Federal Reserve Board chairman Arthur F. Burns told Congress yesterday that the government has intervened in foreign exchange markets to support the dollar "on a minimal scale only" and does not plan to try to support the price of the dollar unless the situation changes dramatically.

Burns, testifying before the House Banking Committee, told chariman Henry S. Reuss (D-Wis) that the soundness of the American dollar is important to the Federal Reserve. He said, however, that the central bank has neither conducted domestic monetary policy nor intervened in foreign exchange markets with a view to pushing up the international price of the dollar.

Burns that the Fed does intervene in foreign exchange markets - buying dollars with foreign currencies to boost the demand for dollars - without consulting with the Tresury Department.

He said government has no intention of changing its policy on intervention. "Our broad policy is to intervene only in disorderly markets," Burns said. "But no two of us may perhaps agrees as to the precise definition of an orderly market. When I see the dollar depreciating against currencies of economies demonstrably weaker than ours. I sometimes ask myself whether the market is an orderly one." Burns said.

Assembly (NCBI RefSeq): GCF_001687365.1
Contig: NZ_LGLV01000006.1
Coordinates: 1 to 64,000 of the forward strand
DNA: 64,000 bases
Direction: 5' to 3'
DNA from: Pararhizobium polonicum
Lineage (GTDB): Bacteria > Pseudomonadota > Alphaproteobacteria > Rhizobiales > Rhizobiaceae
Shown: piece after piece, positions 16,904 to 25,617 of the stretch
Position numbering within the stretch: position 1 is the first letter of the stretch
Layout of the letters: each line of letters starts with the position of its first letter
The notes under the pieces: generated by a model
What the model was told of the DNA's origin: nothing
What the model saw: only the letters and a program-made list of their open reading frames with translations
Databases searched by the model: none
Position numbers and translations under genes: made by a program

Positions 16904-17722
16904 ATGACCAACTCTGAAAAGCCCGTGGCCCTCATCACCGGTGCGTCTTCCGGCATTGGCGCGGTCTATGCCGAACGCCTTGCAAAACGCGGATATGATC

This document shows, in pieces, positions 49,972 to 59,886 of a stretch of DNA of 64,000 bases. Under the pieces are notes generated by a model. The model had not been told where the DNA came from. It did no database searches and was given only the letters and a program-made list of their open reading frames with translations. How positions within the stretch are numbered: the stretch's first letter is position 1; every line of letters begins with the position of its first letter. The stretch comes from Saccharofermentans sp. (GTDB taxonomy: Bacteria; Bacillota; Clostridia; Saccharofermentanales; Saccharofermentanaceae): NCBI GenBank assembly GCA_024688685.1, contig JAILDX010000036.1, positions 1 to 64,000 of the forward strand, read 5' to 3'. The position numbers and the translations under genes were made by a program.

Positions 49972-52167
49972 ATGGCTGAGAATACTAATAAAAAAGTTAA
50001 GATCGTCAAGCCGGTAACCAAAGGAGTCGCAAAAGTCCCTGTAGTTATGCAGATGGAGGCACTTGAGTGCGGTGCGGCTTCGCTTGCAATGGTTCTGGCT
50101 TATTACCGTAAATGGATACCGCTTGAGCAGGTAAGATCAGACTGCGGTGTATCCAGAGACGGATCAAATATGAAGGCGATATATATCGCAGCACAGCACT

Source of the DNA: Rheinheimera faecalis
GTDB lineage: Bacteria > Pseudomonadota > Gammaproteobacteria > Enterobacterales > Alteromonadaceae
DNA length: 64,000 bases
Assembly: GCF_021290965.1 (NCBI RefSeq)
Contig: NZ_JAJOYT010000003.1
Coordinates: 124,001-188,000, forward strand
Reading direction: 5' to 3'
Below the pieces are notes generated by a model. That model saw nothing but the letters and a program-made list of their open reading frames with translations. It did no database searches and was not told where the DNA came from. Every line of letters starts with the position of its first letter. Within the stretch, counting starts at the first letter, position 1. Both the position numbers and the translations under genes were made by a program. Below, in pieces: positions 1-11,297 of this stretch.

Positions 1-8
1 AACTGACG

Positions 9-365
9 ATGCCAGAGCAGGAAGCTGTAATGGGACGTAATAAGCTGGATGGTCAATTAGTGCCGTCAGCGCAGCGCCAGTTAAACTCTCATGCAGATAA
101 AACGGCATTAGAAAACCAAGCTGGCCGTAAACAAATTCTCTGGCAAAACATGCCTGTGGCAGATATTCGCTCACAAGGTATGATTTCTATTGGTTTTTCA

In recent months the dollar has depreciated in value against most major currencies, meaning that imports become more expensive and exports less expensive. Part of the dollar's slide is due to big balance of trade deficits the nation has chalked up un recent months.

The nation may run a trade deficit of $23 to $25 billion this year, nearly three times the 1976 deficit, according to estimate by the Treasury Department.

Burns was testifying on the Federal Reserve's latest targers for monetary growth, an appearance he makes every three months, alternating between the HOuse and Senate Banking Committee.

Burns told Rep. Gladys Spellman (D-Md.) that the policies the Fed is following are consistent with the economic goals enunciated by the Carter administration.

Asked if he would guarantee that would always be the case, Burns replied, "I'm not going to talk about the future. There may be a discrepancy and there is you'll hear about it.

Last May Carter officials such as Office of Management and Budget director Bert Lance were critical of the Fed for tigtening monetary policy to choke off a big jump in the money supply during April.

He said the central bank has made basically no chance in its targets. The target for the basic money supply (M-1) - checking accounts plus currency in circulation - was chnaged from a range of 4.5 per cent to 6.5 per cent to 4 per5 per cent.

Since the money supply has been growing at a rate near the top of the range for the last year, dropping a half point from the lower range of the target means little to the agency's operating stance.

For M-2, which adds savings deposits at commercial banks to M-1, the Fed's goal its unchanged: a range from 7 to 9.5 per cent annual growth.

Under questioning, Burns said he was not happy that the money supply has been growing at the upper end of the target over the last 12 months. Over the last three months it has been growing at an annual rate faster than 8 per cent.

Burns said that at the rate the Federal Reserve has been able to reduce monetary growth rates, "it would require perhaps a decade to reach rates of growth consistent with price stablity."